GSoC 2013 [flashrom]: hi there again ;)

My name is Stefan Tauner and I am still studying computer engineering at the Vienna University of Technology. I participated in one of coreboot’s GSoC projects in 2011 and continued to contribute mainly to flashrom since then. I became pretty much its main contributor in the process so I could not just leave afterwards. Also, some of my patches from back then are still not merged so when coreboot was accepted for this year’s GSoC the goal was clear: increase the patch pile even more. πŸ˜‰ Naturally I’ll be working on flashrom’s core. I plan to add some infrastructure improvements which are kind of overdue. Please see my full proposal for details.

GSoC 2011: flashrom part 5 – Dear Intel

As mentioned in my GSoC recap, Carl-Daniel and i have sent a letter to Intel to get more information regarding the descriptor section and unlocking the ME flash protection (my official GSoC main project). It was sent about 3 weeks ago (2011-07-29). No reply was received so far. This is the whole message we have sent them: Continue reading GSoC 2011: flashrom part 5 – Dear Intel

GSoC 2011: flashrom part 4 – recap

Final evaluation deadline for this year’s GSoC is in 2 weeks. Most of what i have written in my midterm evaluation is still valid.

We have formulated and sent an email to various Intel representatives in the hope to get at least a few hints regarding ME unlocking (and descriptor semantics). I had the idea to send them a mail earlier, but thought it is an ludicrous attempt from all i have gathered regarding Intel’s cooperation with coreboot. Carl-Daniel suggested giving it a go anyway and it provided me a good excuse to not work on REing until we get an answer. Of course we have not received any reply to date πŸ™

So i think it is quite clear that my main GSoC project will fail to be delivered on time. But i won’t vanish after GSoC and i still plan to implement ME unlocking eventually.

What’s up besides the GSoC project?

The integration of my patches still lacks reviewing power. Everyone but Carl-Daniel seems to be not much interested in my work and he has not the time to look at everything i produce. Right now flashrom has about 150 patches requiring some action to merge them. Thereof are 41 from me (TBH there is a number of patches that are just rebased and improved a little bit) and 37 from Carl-Daniel. meh.

With the help of Florian ‘florz’ Zumbiehl i was also able to find, fix and report a bug in dmidecode which has direct influence on flashrom. Due to an error in decoding the chassis type in dmidecode, flashrom falsely declares some boards to be mobile devices, which makes it shout a big warning at the user unnecessarily.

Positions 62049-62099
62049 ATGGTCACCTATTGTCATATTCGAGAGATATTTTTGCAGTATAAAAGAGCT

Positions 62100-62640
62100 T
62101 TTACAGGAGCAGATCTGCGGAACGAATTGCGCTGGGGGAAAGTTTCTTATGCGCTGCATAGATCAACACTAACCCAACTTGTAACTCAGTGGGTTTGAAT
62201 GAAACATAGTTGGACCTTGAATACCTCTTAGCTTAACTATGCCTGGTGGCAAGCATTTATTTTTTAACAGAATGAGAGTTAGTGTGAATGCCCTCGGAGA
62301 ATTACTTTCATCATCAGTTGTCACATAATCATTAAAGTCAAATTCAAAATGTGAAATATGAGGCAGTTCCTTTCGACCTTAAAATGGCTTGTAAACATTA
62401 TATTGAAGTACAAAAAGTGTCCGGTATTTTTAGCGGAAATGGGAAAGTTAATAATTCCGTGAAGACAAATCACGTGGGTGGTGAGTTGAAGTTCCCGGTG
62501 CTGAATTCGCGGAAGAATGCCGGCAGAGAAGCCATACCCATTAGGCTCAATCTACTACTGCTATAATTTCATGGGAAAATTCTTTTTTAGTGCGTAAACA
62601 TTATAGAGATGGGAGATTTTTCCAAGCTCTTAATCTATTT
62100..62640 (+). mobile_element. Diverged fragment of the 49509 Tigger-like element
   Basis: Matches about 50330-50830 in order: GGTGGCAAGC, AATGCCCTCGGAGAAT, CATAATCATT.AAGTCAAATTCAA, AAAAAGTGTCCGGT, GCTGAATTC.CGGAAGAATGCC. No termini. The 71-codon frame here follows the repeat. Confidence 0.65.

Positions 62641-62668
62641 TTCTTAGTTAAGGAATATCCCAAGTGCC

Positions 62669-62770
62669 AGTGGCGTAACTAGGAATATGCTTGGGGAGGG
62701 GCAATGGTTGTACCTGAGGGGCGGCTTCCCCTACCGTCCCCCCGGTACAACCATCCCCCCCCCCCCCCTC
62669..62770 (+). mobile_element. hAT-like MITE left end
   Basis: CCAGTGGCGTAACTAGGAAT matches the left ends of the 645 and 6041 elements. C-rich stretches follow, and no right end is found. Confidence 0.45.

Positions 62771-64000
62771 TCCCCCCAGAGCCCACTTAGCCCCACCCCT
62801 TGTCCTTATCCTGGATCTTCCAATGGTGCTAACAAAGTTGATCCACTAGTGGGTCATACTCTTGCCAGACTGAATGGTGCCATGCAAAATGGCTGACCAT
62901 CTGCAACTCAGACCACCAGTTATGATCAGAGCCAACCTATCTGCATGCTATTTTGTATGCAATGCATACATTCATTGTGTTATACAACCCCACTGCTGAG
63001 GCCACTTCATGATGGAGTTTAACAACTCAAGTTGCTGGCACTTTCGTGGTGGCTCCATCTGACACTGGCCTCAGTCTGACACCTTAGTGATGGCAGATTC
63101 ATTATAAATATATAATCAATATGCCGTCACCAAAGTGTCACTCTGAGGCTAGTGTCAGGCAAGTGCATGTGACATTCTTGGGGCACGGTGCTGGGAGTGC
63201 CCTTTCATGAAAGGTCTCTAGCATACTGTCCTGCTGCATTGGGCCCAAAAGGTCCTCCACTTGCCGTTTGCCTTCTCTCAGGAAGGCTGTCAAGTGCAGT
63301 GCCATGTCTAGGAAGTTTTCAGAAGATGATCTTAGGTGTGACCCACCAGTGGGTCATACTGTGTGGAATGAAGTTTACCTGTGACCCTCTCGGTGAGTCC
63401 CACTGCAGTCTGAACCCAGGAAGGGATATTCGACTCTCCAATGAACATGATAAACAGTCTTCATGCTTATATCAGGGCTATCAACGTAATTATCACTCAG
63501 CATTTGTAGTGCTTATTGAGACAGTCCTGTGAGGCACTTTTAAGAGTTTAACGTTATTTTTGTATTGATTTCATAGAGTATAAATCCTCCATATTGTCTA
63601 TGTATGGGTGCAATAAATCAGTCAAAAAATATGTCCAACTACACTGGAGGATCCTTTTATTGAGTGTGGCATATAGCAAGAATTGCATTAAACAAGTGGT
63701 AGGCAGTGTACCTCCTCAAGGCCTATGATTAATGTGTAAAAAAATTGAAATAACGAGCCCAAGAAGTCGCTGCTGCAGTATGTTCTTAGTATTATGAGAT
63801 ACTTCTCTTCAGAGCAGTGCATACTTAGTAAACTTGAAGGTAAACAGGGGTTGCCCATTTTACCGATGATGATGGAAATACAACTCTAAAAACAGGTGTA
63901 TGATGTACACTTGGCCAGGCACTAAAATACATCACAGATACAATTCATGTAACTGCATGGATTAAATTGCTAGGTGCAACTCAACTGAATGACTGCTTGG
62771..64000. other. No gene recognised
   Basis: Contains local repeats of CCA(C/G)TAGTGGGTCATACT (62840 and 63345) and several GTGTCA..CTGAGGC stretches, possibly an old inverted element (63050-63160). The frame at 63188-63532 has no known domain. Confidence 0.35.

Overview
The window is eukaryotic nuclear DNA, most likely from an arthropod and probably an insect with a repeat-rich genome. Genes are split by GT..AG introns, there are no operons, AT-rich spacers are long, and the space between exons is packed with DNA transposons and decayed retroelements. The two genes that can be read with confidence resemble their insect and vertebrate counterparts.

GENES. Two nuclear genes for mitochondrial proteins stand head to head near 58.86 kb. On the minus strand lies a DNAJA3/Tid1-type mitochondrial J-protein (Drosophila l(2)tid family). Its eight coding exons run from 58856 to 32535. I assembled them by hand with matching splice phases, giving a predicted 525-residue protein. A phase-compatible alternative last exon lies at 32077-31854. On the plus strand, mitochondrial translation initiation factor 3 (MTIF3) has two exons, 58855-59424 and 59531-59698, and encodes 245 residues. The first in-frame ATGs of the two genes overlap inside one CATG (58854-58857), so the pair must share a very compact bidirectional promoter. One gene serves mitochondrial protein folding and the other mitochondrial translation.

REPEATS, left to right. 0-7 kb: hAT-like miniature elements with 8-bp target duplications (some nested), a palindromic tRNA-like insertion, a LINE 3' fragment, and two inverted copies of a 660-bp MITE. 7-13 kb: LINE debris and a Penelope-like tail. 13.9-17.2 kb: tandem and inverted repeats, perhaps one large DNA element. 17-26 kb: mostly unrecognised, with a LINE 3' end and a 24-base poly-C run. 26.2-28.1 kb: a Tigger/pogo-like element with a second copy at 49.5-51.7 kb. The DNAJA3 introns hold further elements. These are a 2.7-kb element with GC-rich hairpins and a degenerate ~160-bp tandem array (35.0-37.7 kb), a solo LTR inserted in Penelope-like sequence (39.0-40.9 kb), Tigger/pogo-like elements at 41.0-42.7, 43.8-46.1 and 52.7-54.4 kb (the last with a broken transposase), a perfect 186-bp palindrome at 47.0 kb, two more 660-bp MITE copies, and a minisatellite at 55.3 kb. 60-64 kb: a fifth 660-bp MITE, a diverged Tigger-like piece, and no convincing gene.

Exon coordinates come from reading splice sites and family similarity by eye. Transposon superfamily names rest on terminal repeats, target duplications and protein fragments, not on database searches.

I’ve been also working on rebasing, improving and reviewing (very) old patches of others whose discussions just stopped (for example when contributors did not send improvements). My hope is that this will help us shorting the long patch queue, but i doubt that it will suffice πŸ˜‰

To conclude (or begin) my recap of my GSoC involvement this year, i’d like to first thank google for doing this. This sounds quite pathetic, especially if one knows me better. But it really got me involved in FOSS development with the intensity i wished for (by providing a monetary motivation to get really started). There was some involvement in the past (bug reports and fixes etc.), but flashrom was apparently a nice target to get more involved and learn a lot, not so much about REing and technical details (as i expected and hoped in the beginning), but regarding project management in FOSS (my own proposal, but also flashrom and its patch queue/processing and “upper management’s” free time constraints), interacting with contributers and users, and mastering git (the latter is quite ironical because flashrom does not use it (yet)). It’s a bit sad, that flashrom does not have more contributers (especially reviewers). This is obviously a problem and it might be the time to discuss the development process as a whole. The question is with whom should i discuss this if no one is there πŸ™‚

Although my formal project will not be finished on time, i think i have served the flashrom project well and from the feedback i received so far, Carl-Daniel is also happy with my work. So i think i can declare it as successful after all and i would like to thank everyone involved (so far).

GSoC 2011: flashrom part 3 – Midterm Evaluation